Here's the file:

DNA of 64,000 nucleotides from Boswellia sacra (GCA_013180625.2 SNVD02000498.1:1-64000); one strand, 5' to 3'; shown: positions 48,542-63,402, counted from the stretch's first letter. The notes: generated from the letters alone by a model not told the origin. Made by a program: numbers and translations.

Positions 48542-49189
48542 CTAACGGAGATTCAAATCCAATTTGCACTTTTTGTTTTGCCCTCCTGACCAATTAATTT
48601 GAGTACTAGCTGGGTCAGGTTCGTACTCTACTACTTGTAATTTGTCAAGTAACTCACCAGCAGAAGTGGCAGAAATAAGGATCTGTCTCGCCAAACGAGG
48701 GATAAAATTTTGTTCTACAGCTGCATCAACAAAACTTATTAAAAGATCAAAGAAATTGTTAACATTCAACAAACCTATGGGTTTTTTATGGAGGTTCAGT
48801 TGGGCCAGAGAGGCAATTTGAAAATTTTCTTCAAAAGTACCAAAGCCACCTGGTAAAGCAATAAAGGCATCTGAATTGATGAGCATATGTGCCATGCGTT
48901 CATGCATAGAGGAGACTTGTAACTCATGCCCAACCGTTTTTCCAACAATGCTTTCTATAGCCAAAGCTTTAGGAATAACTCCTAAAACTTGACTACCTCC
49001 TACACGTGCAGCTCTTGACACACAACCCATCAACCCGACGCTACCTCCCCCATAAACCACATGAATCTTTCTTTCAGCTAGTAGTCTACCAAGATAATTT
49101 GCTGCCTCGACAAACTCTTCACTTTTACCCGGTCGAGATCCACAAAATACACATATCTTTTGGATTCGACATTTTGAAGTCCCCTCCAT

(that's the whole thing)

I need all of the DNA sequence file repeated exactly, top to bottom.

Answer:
DNA of 64,000 nucleotides from Boswellia sacra (GCA_013180625.2 SNVD02000498.1:1-64000); one strand, 5' to 3'; shown: positions 48,542-63,402, counted from the stretch's first letter. The notes: generated from the letters alone by a model not told the origin. Made by a program: numbers and translations.

Positions 48542-49189
48542 CTAACGGAGATTCAAATCCAATTTGCACTTTTTGTTTTGCCCTCCTGACCAATTAATTT
48601 GAGTACTAGCTGGGTCAGGTTCGTACTCTACTACTTGTAATTTGTCAAGTAACTCACCAGCAGAAGTGGCAGAAATAAGGATCTGTCTCGCCAAACGAGG
48701 GATAAAATTTTGTTCTACAGCTGCATCAACAAAACTTATTAAAAGATCAAAGAAATTGTTAACATTCAACAAACCTATGGGTTTTTTATGGAGGTTCAGT
48801 TGGGCCAGAGAGGCAATTTGAAAATTTTCTTCAAAAGTACCAAAGCCACCTGGTAAAGCAATAAAGGCATCTGAATTGATGAGCATATGTGCCATGCGTT
48901 CATGCATAGAGGAGACTTGTAACTCATGCCCAACCGTTTTTCCAACAATGCTTTCTATAGCCAAAGCTTTAGGAATAACTCCTAAAACTTGACTACCTCC
49001 TACACGTGCAGCTCTTGACACACAACCCATCAACCCGACGCTACCTCCCCCATAAACCACATGAATCTTTCTTTCAGCTAGTAGTCTACCAAGATAATTT
49101 GCTGCCTCGACAAACTCTTCACTTTTACCCGGTCGAGATCCACAAAATACACATATCTTTTGGATTCGACATTTTGAAGTCCCCTCCAT